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[at-l] Special License Plates and Such - Esp. the NC AT One! :)



Well, I reckon I just HAVE to wade in on this latest Special License Tag 
debate - being a lawyer, and never cooking chicken "before" and such, so 
here goes:

1)  The entire darn NC Prison License Plate Print Crew must be on 
non-work release or something, as we still have not gotten the first 
batch of NC Special AT  License Tags mailed out; it literally should be 
any day now - maybe we should each adopt a prisoner there and write them 
long letters about political topics until they print our tags in 
defensive submission! :)

2)  On the larger legal issues, the special license plate concept 
triggers some very interesting lessons in politics and government - as 
one poster said, you do indeed have to draw the line somewhere . . . in 
NC, any special tag requires a special bill from the General Assembly, 
plus a threshhold minimum number of check writing applicants, plus NCDMV 
and Highway Patrol review and sign-off on visibility.  While it has been 
painfully arduous and slow, I really like the way our process works - 
you have to have someone sponsor the bill, and that alone filters out 
some of the wilder ideas . . . and it becomes a positive lesson in 
grassroots democracy . . . other states have their DMV office control 
the entire process, and that is where problems crop up with one group 
getting the greased skids, while other groups get the cold shoulder.  
That invites litigation . . . but, no matter what the process, it is a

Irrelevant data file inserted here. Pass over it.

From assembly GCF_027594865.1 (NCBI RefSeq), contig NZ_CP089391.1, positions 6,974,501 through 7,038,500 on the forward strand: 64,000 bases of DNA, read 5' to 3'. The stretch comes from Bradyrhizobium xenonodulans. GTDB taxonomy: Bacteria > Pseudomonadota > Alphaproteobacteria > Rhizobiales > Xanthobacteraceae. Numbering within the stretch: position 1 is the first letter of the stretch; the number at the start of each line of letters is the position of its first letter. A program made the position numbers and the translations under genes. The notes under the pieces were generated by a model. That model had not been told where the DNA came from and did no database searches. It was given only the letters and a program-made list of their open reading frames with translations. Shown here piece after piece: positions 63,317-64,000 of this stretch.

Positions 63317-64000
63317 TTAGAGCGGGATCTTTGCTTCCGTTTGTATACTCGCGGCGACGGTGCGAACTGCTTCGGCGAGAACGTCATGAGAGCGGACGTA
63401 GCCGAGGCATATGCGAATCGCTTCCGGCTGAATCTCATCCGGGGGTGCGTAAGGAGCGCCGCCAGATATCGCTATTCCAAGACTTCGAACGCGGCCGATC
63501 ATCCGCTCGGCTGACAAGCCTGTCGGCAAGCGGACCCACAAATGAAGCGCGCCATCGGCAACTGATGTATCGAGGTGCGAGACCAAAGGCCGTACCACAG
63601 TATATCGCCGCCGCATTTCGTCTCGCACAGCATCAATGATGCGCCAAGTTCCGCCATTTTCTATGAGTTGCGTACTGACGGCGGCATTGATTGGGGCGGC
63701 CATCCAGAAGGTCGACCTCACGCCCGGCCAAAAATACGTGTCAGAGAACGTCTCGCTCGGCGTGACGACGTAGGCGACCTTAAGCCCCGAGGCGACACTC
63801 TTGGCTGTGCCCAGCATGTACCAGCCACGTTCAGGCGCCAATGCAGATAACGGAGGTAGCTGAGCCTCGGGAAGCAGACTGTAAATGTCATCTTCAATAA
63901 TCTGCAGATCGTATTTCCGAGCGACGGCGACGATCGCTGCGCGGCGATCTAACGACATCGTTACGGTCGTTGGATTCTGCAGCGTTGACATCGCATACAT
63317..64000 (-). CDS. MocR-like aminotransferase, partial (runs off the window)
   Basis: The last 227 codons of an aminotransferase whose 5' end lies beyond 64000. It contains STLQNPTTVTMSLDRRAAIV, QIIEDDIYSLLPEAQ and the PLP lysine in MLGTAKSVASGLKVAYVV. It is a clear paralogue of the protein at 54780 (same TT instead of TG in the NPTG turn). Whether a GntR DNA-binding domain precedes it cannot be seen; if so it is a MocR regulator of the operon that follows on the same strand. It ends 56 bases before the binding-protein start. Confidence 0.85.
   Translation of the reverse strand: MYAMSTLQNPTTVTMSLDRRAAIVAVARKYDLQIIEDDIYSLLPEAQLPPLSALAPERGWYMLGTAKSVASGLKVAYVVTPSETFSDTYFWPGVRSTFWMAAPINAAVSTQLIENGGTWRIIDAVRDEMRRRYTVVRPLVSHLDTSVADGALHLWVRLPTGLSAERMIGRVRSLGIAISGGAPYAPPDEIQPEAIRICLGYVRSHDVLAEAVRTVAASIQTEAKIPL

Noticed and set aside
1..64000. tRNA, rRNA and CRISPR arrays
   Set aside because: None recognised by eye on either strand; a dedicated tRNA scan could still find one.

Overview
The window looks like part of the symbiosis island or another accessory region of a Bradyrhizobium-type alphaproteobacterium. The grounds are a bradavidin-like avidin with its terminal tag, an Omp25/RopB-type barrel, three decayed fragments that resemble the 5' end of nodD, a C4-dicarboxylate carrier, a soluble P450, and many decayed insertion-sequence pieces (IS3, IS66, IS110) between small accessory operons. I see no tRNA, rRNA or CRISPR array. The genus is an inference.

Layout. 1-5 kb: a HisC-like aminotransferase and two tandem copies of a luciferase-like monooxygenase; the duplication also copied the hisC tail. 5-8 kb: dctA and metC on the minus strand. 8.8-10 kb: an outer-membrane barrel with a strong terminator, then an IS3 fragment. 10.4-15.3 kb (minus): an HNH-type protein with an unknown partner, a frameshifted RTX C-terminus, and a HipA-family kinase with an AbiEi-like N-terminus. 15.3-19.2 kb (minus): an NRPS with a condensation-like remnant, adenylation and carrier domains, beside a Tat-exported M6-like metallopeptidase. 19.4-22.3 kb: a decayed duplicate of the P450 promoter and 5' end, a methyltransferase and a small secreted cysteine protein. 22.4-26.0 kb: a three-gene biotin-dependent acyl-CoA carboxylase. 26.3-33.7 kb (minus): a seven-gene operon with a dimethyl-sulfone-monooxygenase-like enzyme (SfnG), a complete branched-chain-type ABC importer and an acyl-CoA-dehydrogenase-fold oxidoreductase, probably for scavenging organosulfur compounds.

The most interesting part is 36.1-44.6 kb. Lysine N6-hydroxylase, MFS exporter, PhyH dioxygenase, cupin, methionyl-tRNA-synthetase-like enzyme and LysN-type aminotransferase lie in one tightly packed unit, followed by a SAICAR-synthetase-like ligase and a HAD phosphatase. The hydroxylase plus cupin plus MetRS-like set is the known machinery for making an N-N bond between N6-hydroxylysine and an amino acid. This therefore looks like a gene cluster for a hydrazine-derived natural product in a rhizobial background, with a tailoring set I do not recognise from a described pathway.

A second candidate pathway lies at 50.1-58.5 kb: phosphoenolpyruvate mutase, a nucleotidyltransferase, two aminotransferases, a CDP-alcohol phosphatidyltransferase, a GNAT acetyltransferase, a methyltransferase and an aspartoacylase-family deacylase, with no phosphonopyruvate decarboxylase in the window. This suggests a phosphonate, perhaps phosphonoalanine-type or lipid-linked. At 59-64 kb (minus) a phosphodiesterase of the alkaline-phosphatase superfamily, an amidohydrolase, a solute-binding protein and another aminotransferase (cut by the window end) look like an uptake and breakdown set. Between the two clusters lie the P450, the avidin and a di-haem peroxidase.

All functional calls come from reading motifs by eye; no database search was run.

bit of a slippery slope to decide who can and cannot get a tag . . . 
again, having the process start with a special bill that must have a 
sponsor in the legislature is not a bad way to go to avoid the whole 
issue of state agency action/inaction and associated litigation - you 
can't sue a legislator for simply refusing to sponsor a bill . . .

3)  RnR is right in his comment that there is a growing tendency in many 
states where the DMV agency controls the process to no longer issue new 
special tags, or to greatly limit them, based on fears of being sued by 
other groups who want to be part of the process where the agency does 
not want to serve that group (a good eample is the KKK asking for tags 
in some southern states).  Another area where this is cropping up is in 
the state roadside cleanup programs - NC has not been able to escape 
that one, since that program is run by DMV, and they have to make the 
choices . . . I believe the KKK sued to get a sign put up documenting 
its segment of raod that it adopted for clean-up and won . . . while my 
civil libertarian values support such a decision, it is humbling to 
realize that in my honest gut I wanted them to lose - I reckon that just 
proves we all have our own personal limits when it comes to our own 
concepts of "free speech" . . . and "free speech" issues are only really 
sticky in the eyes of the law when they involve state (agency) action or 
inaction tied to some form of speech . . . never easy issues, but darn 
important ones.

4)  In a very real and humbling sense, it is worth 
contem(license)plating the hard fact that I probably could have gotten 
more people to sign up for a special KKK license tag, or a special 
right-to-life tag, or a special abortion rights tag, or a special 
"support our troops" tag, or a special "give peace a chance" tag - than 
for the special AT tag that is soon to be a reality on NC registered 
vehicles . . . when you think about it that way, it is a sobering and 
humbling - and perhaps mind expanding perspective.

Anyhow, I reckon Felix can now become the national ad-man for Chik-Fil-A 
. . . and I will go back to writing NC prison print shop prisoners 
nastly letters! :)

Thru-Thinker
[Clark]



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